In Georgia’s public schools, alongside
educators helping children grow in knowledge and competency and skill, others
are pushing to ensure that they’re growing in strength and health as well.
Each day, School Nutrition staff members work
to provide students with the tools they need to live a healthy lifestyle –
which, in turn, empowers each of them to turn a nourished and focused mind
toward academics. GaDOE’s School Nutrition staff is tasked with providing
leadership, training, technical assistance and resources to the local program
personnel who are on the ground working toward that goal.
Below is a closer look at school nutrition in
two districts – Monroe County and Carrollton City. The innovation taking place
in both districts is a reminder that, while there is still work to be done,
today’s public-school students are uniquely equipped to make smart, healthy
choices, now and in the future.
In Monroe County, a push to create wellness
When you step into a public school, you
should be in a space that inspires you to make healthy decisions – an
atmosphere of energy, focused on nutrition and movement and everything else
your brain needs to function at peak efficiency.
That type of health hotspot is what Lisa
Singley is working to create in the Monroe County Public Schools.
“You hear everything about obesity, the fact
that they’re not getting as much exercise at home,” said Singley, the
district’s director of school nutrition. “Here, you have a captive audience
every day, for 175 to 180 days. We have them every day and the impact that we
can make on their health now, when we start young, will only benefit them in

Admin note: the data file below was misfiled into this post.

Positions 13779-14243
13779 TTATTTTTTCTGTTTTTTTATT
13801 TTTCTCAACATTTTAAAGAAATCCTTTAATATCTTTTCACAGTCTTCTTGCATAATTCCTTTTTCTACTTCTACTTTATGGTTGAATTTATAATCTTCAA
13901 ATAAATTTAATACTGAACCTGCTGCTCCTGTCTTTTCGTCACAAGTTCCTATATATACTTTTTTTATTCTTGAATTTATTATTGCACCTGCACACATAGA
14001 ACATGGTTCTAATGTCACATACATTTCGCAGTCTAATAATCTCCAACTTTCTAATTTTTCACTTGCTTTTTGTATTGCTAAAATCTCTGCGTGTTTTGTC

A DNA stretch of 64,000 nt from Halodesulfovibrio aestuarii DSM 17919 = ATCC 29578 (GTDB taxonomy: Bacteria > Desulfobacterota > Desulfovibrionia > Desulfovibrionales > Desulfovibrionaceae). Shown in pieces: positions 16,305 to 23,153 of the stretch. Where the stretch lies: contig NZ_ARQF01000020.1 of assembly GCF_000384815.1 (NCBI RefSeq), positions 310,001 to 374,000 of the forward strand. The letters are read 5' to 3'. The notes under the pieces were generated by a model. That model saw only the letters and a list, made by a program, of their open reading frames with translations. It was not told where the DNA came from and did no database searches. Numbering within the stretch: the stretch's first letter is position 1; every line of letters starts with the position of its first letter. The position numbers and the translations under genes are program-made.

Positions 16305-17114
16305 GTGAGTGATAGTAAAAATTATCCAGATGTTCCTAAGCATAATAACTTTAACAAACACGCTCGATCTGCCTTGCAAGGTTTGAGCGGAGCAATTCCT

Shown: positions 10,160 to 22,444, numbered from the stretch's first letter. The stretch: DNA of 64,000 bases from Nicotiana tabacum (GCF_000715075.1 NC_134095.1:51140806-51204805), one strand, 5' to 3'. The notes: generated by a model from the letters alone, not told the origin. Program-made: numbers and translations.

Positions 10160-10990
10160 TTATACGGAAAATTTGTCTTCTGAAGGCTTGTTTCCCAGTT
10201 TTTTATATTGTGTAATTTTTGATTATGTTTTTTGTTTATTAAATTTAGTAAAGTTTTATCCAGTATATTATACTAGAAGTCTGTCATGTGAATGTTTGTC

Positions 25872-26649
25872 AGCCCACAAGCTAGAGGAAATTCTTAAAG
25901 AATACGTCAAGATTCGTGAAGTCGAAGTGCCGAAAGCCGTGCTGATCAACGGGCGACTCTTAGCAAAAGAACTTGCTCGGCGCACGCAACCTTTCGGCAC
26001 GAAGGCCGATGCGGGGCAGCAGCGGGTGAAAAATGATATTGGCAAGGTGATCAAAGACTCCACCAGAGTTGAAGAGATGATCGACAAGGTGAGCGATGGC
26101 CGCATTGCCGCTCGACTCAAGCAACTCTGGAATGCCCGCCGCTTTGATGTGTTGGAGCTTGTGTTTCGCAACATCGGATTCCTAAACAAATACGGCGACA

Singley has worked to designate the county’s
schools as “wellness zones,” in ceremonies followed by four weeks of intense
“What that’s meant to do is promote health
and wellness throughout the school and throughout the community – because schools
are the center of a community,” she said.
That means there are daily announcements
focusing on a different aspect of nutrition or physical health each week. There
are brain-booster activities in the mornings and afternoons, giving students
the chance to participate in quick bursts – about two minutes – of exercise.
Students have designed their own breakfast,
lunch, dinner and snack menus based around healthy, fresh ingredients. Teachers
have incorporated nutrition in math instruction. Representatives from the Macon
Farmers Market have stopped in to teach students about sustainable, in-season
fruits and vegetables.
Teachers are leading by example, giving
students the chance to earn points when they “catch” a teacher making a healthy
choice – drinking a bottle of water in the hallway, for example, or digging
into a salad at lunch. In warmer weather, Superintendent Anthony Pack holds twice-weekly
“walk and talk” events – a chance for community members, teachers and parents
to share concerns while sharing some exercise, too.
Slowly but surely, all of it is changing the
culture among students.
“Oh, I don’t like tomatoes,” Singley recalls
one student saying. “Well,” she replied. “Do you put ketchup on your French
fries? Do you eat salsa?”
By the end of the conversation, the student
was convinced that she did, in fact, like tomatoes.
“Making that connection in elementary
school,” Singley said, “is just amazing.”
In 2013, Singley was recognized as a Georgia
Action for Healthy Kids Healthy Hero award winner. Monroe County’s K.B. Sutton